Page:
The history of Chimacum is rich, textured, and now at our fingertips, thanks to author Nancy McDaniel.
The history of Chimacum is rich, textured, and now at our fingertips, thanks to author Nancy McDaniel. Her recently published book, “Chimacum — In the Valley, Near the Water” covers a wide variety of the farming community’s foundational elements, including businesses, farms, fishing, logging, and personal memoirs.
“I think people will gain an understanding of not just the history, but also an appreciation for farm life and the importance of how a small community worked together,” McDaniel said.
McDaniel is a self-described Chimacum girl with “generations of ancestors” preceding her.
“My great-great grandfather was William Bishop Sr.,” she told The Leader. “He was the first indigenous person to serve in the Washington state legislature. And he came from Chimacum!”
The idea for writing the book came after a few speaking engagements.
“Finnriver Cidery asked me to speak a couple times about the history of Chimacum. I woke up one morning and realized that must make me an ‘elder!’” She recalled.
“Chimacum history needed to be written by someone, and I realized it was probably up to me.”
McDaniel explained how there were once beautiful farms owned by prominent families such as the Yarrs, Huntingfords, Sparlings, and Strands.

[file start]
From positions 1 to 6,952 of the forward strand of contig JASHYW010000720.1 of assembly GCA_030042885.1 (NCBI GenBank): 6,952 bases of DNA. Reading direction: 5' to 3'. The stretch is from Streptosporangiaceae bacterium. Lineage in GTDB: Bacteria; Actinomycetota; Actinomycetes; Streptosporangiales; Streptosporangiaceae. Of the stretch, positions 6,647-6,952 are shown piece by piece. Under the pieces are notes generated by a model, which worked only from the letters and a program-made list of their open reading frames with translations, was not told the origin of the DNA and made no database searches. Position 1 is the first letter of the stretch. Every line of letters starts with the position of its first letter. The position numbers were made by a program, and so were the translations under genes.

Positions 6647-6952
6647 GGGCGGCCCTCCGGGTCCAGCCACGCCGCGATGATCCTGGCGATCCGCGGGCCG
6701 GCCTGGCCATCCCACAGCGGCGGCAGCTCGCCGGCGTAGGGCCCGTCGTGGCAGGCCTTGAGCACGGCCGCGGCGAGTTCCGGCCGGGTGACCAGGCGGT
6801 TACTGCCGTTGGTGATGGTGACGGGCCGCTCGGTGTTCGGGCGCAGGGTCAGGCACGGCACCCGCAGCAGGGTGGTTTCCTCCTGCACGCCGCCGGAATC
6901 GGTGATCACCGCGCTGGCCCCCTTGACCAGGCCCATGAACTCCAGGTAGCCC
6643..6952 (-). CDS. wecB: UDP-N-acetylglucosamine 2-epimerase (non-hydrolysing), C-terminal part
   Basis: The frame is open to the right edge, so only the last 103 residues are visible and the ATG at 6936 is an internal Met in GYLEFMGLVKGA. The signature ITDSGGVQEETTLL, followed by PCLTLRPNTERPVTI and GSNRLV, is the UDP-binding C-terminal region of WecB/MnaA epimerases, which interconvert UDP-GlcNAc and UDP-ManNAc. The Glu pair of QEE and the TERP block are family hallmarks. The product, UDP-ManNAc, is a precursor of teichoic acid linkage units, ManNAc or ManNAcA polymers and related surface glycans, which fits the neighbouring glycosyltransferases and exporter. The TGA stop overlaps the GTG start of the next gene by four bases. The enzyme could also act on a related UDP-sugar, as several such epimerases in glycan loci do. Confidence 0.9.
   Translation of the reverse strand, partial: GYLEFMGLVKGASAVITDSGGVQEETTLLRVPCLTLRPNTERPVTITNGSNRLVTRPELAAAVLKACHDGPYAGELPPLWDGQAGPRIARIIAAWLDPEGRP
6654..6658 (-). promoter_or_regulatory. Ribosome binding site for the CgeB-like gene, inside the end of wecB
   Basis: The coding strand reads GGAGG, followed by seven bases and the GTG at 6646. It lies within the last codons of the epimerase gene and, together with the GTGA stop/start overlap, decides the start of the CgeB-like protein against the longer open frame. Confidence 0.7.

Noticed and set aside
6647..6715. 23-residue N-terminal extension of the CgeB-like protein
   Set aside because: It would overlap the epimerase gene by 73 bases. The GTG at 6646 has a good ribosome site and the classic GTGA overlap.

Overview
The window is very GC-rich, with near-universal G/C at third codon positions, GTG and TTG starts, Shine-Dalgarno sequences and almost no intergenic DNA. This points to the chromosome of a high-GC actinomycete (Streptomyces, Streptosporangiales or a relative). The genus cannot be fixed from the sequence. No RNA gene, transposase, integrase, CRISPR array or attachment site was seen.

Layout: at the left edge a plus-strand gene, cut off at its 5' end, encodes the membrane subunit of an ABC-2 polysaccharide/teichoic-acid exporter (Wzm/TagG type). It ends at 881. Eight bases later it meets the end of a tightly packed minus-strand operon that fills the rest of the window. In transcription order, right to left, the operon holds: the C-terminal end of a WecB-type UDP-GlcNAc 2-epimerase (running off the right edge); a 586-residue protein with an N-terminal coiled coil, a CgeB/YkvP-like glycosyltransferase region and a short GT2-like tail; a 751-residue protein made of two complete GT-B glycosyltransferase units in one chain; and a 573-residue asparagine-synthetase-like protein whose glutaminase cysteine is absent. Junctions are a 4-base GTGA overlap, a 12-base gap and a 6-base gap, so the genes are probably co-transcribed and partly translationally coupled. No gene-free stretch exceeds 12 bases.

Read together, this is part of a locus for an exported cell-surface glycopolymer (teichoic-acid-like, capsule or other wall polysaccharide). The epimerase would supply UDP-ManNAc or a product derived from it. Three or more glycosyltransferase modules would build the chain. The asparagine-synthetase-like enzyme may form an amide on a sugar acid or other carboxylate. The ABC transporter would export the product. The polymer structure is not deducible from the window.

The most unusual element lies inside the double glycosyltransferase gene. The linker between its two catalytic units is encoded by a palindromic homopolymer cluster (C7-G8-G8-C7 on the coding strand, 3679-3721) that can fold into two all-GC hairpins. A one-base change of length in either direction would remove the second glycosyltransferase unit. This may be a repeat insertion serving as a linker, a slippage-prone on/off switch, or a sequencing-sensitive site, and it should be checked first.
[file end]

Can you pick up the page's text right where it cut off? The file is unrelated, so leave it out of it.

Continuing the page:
“They were all a part of my childhood. We remain close friends,” she said. These connections helped shape her book.
“They were the heroes — they answered a litany of questions about their farms and entrusted me with precious photos,” McDaniel said.
Other resources included the Jefferson County Historical Society, and her mother’s boxes of old photos.
“There were even some copies of The Leader dating back to the early 1900s!” McDaniels added.
“All of it was so valuable in telling the stories.”
“Now, People from the old families will have a small record of Chimacum life to pass on to kids and grandkids,” she said of her book, which she describes as a collection of memories.
“I encourage them to write their own stories down, annotate the backs of those old photos, and tell stories around the dining room table about their own memories.”
Logging, fishing, and school pride were important parts of the “old” Chimacum community. Organizations including 4-H, the Grange, the Eastern Star, and the Methodist church “held the community together,” according to McDaniel.
“My book describes the roles these organizations played in daily Chimacum life,” she said.
“There were so many different cultures represented — Native American, Swiss, Swedish, Japanese, and others. It created a tapestry built on diversity and hard work,” she added.
McDaniel’s book has been available at informal “pop-up” book signings. This fall, it will be sold at local arts and craft shows. Books are also available directly from the author, who has speaking engagements throughout the rest of the year. A portion of each sale will be given to support the efforts of “The Friends of Chimacum School” scholarship program.
Contact McDaniel for more information at email@example.com.